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Amelia: Hey, Amelia here, and we're bringing you a very special episode of News Break, all about the global climate strike. Millions of students all over the world have hit the streets. Marches and protests are being held in more than 3,400 towns and cities across 130 countries. We sent Matt along to check it out.
Matt: Thanks, Amelia. I'm at a rally in Adelaide and lots and lots of students have come out to take part. And I'm speaking with one of them now. Why is this such a big issue for so many kids?
Student: I think this is such a big issue for so many kids because our future is being decided entirely on the decisions that are being made today.
Students: What do we want? Climate action! When do we want it? Now!
Matt: I'm here with some of the organisers of today's event. So what's it all about?
Student: Um, we have three main goals that we're putting towards the Federal Parliament in the hope that they make genuine change on them.
Student: So, we want the government committing to not allowing any new fossil fuel projects. Um, we want them to commit to 100 per cent renewable energy export and generation by 2030 and we want them to fund a just transition for fossil fuel workers and their communities so that no one is left behind.
Matt: And what do you think about people being critical of kids taking the day off school, for instance, or leaving what they're doing to take part in it?
Student: I don't think they have any ground to stand on. Um, students, kids they take the day off for a bunch of less important reasons like this show or, like, the races. Um, this is an incredibly important cause and, um, this is an opportunity for them to stand up for their futures and that's definitely worth missing school for.
Student: Everybody wants us to go to school and I want to go to school because I want to get educated. But climate change is so important that through school that I've learned that we need to actually do something. And with our power we should all stand up and fight for what's right.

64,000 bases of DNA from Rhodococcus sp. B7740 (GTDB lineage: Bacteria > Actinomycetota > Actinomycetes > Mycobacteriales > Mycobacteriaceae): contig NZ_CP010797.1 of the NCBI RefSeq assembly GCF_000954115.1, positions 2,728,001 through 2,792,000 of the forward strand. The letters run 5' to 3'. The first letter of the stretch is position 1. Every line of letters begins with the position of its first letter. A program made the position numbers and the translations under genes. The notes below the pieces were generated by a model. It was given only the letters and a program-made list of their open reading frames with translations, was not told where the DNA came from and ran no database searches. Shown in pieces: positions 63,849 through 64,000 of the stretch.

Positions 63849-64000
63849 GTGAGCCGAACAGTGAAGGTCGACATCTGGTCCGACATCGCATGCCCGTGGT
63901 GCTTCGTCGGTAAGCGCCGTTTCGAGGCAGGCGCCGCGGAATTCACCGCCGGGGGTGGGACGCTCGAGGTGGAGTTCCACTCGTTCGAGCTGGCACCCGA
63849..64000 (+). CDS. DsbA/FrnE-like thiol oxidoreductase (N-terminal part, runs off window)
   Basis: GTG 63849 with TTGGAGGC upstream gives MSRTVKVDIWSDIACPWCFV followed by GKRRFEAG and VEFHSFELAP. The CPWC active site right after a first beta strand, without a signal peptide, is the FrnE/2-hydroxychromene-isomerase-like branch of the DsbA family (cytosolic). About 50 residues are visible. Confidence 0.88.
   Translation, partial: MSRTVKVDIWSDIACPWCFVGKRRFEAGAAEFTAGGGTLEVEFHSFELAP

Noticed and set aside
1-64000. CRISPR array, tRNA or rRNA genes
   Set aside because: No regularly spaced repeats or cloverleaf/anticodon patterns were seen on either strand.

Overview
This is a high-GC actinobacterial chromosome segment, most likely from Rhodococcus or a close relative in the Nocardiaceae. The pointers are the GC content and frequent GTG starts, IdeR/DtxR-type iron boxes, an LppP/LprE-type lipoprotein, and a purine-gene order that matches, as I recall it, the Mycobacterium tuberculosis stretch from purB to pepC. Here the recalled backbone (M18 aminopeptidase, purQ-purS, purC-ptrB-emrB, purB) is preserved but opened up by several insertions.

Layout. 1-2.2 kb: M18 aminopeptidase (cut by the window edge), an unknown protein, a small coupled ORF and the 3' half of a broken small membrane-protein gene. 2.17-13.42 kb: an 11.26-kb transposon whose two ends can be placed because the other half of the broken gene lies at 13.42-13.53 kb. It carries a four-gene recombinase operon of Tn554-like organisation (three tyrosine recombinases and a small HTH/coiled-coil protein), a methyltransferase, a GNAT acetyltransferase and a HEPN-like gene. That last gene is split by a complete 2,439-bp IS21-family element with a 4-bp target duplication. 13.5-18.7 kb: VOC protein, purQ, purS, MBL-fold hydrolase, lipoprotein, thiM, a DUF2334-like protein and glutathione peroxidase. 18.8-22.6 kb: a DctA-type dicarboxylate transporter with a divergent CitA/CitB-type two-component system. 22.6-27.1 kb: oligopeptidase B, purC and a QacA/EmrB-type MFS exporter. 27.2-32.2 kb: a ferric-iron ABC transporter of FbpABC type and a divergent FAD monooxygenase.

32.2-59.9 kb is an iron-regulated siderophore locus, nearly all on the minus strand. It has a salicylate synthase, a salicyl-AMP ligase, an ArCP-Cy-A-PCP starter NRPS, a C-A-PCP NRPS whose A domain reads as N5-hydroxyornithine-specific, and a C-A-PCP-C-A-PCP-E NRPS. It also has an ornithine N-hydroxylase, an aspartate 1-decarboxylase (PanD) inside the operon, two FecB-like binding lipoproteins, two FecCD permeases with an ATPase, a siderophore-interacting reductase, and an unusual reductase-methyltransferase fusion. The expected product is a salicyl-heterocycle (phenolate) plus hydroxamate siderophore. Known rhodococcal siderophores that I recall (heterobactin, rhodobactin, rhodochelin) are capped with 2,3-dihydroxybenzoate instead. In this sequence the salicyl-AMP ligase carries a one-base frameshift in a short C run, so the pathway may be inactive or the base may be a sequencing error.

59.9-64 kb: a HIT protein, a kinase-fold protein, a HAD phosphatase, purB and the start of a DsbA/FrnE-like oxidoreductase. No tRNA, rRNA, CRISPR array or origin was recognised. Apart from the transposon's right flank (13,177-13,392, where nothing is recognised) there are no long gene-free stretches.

Matt: There is so much going on right here and there are more events happening just like this around Australia and all around the world. Back to you, Amelia.
Amelia: Thanks, Matt. Let's check out some of those other Aussie rallies. There were massive crowds in Sydney.
Student: This is an everybody issue.
Amelia: People in Cairns talked about the reef.
Student: We can feel that climate change is a pressing issue, especially in Cairns, where the Great Barrier Reef is on our doorstep and dying.
Amelia: And there was a big turnout in Canberra. Now, with all these protests and marches happening around the world, you might be wondering how it started. Well, it was inspired by a teenager from Sweden.
Cale: You probably know by now that this is Greta Thunberg, and she's the person behind this global movement. It started in August last year. She believed that her government wasn't doing enough to fight climate change. So, she decided to send a message.
Greta: Every Friday, we will sit outside the Swedish parliament until Sweden is in line with the Paris Agreement.
Cale: Greta's actions attracted heaps of attention. And pretty soon, millions of kids all over the world had joined in too. Greta's become an international icon. She's travelled the world, talking to world leaders, with a pretty clear message.
Greta: Unite behind science. And then I want you to take real action.
Cale: Of course, that's not an easy thing to achieve. Climate change is a global problem. And a lot of countries can't agree on the best way to tackle it. But the Aussie government says it does have a plan.
Mathias Cormann: We are committed to strong environmental protection, but in a way that is economically sensible.
Cale: Greta says the best thing people can do is start small, because everyone has the power to make a difference.
Greta: No one is too small to have an impact and change the world. So, just do everything you can.
Amelia: In keeping with all things environment, let's check out some happy stories of people doing their bit to help save our planet.
These kids in Townsville are on a mission to save a tiny, endangered bird. These little cuties are black-throated finches. Experts reckon they're extinct in New South Wales and only around a thousand are left in Queensland. But the students at Belgian Gardens have managed to breed 120 over the past six years.
Check this out! It's a virtual reality reef. A team of international scientists created it to provide a snapshot of what the world's coral reefs look like and how they're changing.
And what better way to draw attention to the issue of climate change than to create a giant portrait of Greta Thunberg? An Italian land artist created this 27,000 square metre picture of her by ploughing through a field in Verona, Italy.
Well, that's about it for today. But let us know, did you hit the streets for a climate march? Comment below. Let us know where and what you got up to. Also, hit that subscribe button so you can keep up with all the latest news.
What do you think about the student protests?